Antigone's Monologue Expresses Defiance

Strong Protagonist in Sophocles' Tragedy

Vivien Leigh performs onstage as Antigone in 1949 alongside George Ralph as Creon

Hulton Deutsch / Contributor

Sophocles created a powerful dramatic soliloquy for his strong female protagonist, Antigone, in the play named after her. This monologue lets the performer interpret classic language and phrasing while expressing a range of emotions. The tragedy "Antigone," written around BCE 441, is part of the Theban trilogy that includes the story of Oedipus. Antigone is a strong and stubborn main character who prioritizes her duty and obligations to her family above her safety and security. She defies the laws enacted by her uncle, the king, maintaining that her actions obey the laws of the gods.

Context

After the death of their father/brother, the banished and disgraced King Oedipus (who married his mother, hence the complicated relationship), sisters Ismene and Antigone watch their brothers, Eteocles and Polynices, battle for control of Thebes. Though both perish, one is buried a hero while the other is deemed a traitor to his people. He is left to rot on the battlefield, and no one is to touch his remains.

In this scene, Antigone's uncle King Creon has ascended to the throne upon the deaths of the two brothers. He has just learned that Antigone has defied his laws by providing a proper burial for her disgraced brother.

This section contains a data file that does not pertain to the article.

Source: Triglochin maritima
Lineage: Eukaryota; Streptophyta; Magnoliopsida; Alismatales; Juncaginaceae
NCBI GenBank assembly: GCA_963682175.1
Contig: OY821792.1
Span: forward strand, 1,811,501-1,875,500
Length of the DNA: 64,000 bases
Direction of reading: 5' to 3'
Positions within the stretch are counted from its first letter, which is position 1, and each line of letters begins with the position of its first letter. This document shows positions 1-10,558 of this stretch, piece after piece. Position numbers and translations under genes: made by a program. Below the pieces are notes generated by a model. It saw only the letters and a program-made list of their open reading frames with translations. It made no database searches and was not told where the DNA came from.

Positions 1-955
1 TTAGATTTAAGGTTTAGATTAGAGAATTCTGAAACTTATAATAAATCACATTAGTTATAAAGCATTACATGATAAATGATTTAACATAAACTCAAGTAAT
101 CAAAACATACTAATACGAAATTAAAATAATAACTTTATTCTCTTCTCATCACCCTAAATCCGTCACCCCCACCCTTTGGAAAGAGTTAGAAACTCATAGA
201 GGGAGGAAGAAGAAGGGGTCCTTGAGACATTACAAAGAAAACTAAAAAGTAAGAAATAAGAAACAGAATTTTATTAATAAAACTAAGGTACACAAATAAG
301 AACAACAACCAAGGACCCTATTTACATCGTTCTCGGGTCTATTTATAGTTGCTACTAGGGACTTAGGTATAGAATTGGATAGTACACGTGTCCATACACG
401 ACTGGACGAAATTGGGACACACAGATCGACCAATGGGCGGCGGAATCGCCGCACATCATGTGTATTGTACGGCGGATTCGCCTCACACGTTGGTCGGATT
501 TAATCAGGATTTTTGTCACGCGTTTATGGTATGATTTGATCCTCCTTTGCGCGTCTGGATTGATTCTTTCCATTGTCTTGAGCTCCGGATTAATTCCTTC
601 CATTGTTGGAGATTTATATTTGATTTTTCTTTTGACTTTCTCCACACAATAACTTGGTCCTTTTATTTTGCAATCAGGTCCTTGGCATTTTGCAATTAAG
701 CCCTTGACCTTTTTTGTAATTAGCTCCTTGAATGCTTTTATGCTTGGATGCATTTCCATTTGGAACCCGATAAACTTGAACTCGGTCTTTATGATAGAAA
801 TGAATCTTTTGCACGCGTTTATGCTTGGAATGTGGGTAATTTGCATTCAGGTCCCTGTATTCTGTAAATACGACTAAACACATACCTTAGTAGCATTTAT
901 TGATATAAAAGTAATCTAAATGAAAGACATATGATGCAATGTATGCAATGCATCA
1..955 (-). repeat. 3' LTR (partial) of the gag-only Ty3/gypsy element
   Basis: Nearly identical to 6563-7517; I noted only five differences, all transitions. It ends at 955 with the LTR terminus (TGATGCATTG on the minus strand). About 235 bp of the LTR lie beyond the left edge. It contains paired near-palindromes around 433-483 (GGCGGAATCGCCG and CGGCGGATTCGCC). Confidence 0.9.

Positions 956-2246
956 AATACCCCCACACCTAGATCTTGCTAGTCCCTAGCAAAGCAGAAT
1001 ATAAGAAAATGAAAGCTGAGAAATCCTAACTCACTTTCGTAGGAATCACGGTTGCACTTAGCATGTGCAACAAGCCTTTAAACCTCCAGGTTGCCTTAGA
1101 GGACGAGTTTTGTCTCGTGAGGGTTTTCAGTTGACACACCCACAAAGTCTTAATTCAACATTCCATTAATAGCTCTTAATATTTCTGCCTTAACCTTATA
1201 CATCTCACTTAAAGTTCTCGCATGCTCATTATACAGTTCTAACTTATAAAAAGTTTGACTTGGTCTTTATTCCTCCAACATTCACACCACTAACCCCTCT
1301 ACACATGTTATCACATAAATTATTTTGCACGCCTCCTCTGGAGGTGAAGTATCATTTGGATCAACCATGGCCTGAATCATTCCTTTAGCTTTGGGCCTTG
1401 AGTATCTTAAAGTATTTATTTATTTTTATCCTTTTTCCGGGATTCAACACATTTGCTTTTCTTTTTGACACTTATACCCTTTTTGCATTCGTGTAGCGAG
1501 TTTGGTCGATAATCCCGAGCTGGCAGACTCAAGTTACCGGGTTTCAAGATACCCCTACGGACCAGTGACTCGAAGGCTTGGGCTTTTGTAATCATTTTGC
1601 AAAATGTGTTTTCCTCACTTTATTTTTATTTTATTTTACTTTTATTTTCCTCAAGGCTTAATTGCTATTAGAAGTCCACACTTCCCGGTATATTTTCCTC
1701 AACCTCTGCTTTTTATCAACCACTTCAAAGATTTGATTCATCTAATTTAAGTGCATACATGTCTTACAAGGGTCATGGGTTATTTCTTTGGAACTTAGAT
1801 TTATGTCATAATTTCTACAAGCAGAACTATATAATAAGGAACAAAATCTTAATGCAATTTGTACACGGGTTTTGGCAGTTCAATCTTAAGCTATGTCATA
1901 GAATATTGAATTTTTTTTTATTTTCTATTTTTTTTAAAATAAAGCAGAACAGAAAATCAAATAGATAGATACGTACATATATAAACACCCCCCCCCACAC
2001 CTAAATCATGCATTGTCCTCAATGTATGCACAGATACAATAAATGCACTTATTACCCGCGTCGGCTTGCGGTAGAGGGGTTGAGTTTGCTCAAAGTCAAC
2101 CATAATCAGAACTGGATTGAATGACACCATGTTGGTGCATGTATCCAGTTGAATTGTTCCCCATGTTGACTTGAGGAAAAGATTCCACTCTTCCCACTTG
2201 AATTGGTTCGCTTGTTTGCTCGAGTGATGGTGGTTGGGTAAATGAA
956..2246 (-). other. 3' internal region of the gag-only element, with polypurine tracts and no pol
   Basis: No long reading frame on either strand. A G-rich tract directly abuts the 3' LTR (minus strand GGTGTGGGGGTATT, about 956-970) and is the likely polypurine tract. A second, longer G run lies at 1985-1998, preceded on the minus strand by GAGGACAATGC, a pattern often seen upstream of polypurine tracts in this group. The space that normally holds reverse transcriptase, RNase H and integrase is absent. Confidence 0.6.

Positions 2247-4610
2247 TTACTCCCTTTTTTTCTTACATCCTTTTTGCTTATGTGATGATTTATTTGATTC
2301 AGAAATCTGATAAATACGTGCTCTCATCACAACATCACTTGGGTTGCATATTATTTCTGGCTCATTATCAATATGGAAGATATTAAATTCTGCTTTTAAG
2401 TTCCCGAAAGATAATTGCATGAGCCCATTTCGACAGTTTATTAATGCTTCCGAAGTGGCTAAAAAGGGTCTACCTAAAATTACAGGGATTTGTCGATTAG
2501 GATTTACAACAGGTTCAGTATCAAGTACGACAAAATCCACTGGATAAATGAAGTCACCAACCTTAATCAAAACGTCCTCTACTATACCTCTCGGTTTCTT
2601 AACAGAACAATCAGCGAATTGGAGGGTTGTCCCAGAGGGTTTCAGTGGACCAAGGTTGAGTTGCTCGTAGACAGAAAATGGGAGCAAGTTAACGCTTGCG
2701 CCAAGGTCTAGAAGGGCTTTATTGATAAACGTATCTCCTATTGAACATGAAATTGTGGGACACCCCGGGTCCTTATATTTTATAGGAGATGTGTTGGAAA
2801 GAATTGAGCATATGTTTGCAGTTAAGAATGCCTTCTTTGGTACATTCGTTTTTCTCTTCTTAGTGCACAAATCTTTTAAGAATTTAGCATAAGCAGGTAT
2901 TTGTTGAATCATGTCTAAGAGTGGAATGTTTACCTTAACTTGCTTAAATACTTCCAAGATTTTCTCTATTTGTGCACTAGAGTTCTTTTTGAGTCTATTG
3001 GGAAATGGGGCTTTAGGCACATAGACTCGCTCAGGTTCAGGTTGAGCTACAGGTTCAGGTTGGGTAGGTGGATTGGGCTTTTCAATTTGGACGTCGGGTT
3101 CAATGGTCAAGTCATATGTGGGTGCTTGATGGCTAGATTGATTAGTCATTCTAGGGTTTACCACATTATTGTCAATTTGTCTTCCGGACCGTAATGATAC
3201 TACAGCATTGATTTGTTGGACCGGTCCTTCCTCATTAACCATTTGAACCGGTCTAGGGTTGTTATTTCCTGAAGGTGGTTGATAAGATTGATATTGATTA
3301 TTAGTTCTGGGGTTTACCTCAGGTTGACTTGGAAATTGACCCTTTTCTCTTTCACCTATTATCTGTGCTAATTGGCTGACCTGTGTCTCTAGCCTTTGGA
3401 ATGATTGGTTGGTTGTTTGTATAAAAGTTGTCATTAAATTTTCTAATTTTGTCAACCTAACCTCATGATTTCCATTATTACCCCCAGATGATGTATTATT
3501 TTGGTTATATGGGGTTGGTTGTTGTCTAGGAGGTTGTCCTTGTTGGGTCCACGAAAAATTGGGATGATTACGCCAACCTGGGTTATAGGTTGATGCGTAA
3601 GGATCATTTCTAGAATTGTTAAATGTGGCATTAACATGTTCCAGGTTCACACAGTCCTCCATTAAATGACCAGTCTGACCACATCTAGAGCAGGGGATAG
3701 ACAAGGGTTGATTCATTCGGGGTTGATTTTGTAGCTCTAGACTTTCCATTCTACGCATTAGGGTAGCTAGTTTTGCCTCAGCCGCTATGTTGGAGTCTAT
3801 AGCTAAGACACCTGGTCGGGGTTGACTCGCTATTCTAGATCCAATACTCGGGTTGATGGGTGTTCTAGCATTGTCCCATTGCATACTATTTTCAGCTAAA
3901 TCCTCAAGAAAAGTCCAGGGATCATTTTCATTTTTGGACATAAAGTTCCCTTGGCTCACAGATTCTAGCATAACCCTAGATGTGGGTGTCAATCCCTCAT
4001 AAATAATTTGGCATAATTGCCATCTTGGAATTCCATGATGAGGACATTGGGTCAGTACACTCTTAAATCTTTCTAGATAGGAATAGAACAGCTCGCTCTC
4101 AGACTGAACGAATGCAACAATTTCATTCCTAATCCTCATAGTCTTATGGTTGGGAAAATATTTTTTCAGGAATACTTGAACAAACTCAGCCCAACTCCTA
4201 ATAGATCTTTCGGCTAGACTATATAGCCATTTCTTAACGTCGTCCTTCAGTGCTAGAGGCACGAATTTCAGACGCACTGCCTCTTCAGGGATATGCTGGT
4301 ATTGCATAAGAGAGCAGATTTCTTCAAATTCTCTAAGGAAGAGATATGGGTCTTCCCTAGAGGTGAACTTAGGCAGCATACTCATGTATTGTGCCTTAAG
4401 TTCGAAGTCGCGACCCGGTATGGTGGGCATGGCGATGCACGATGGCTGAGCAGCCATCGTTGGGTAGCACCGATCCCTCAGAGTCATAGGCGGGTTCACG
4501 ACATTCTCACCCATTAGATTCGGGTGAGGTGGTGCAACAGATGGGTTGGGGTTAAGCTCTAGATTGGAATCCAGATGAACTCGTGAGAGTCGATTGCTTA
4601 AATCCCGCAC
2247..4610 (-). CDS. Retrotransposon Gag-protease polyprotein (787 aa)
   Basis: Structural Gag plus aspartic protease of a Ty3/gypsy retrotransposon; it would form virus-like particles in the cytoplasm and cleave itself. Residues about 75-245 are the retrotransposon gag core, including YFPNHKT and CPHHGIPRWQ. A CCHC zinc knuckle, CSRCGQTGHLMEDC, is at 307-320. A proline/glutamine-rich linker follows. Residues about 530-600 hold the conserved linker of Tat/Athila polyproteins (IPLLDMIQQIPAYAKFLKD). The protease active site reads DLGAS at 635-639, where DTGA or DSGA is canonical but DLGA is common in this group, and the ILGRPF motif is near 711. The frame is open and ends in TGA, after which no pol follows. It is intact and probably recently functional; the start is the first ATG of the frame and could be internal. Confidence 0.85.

Yea, for these laws were not ordained of Zeus,
And she who sits enthroned with gods below,
Justice, enacted not these human laws.
Nor did I deem that thou, a mortal man,
Could'st by a breath annul and override
The immutable unwritten laws of Heaven.
They were not born today nor yesterday;
They die not; and none knoweth whence they sprang.
I was not like, who feared no mortal's frown,
To disobey these laws and so provoke
The wrath of Heaven. I knew that I must die,
E'en hadst thou not proclaimed it; and if death
Is thereby hastened, I shall count it gain.
For death is gain to him whose life, like mine,
Is full of misery. Thus my lot appears
Not sad, but blissful; for had I endured
To leave my mother's son unburied there,
I should have grieved with reason, but not now.
And if in this thou judgest me a fool,
Methinks the judge of folly's not acquit.

Interpretation

In one of the most dramatic female monologues of ancient Greece, Antigone defies King Creon because she believes in higher morality, that of the gods. She contends that the laws of heaven overrule the laws of man. The theme of civil disobedience still strikes a chord in modern times.

Is it better to do what is right by natural law and face the consequences of the legal system? Or is Antigone being foolishly stubborn and butting heads with her uncle? The bold and rebellious, defiant Antigone is convinced that her actions are the best expression of loyalty and love for her family. Still, her actions defy other members of her family and the laws and traditions she is bound to uphold.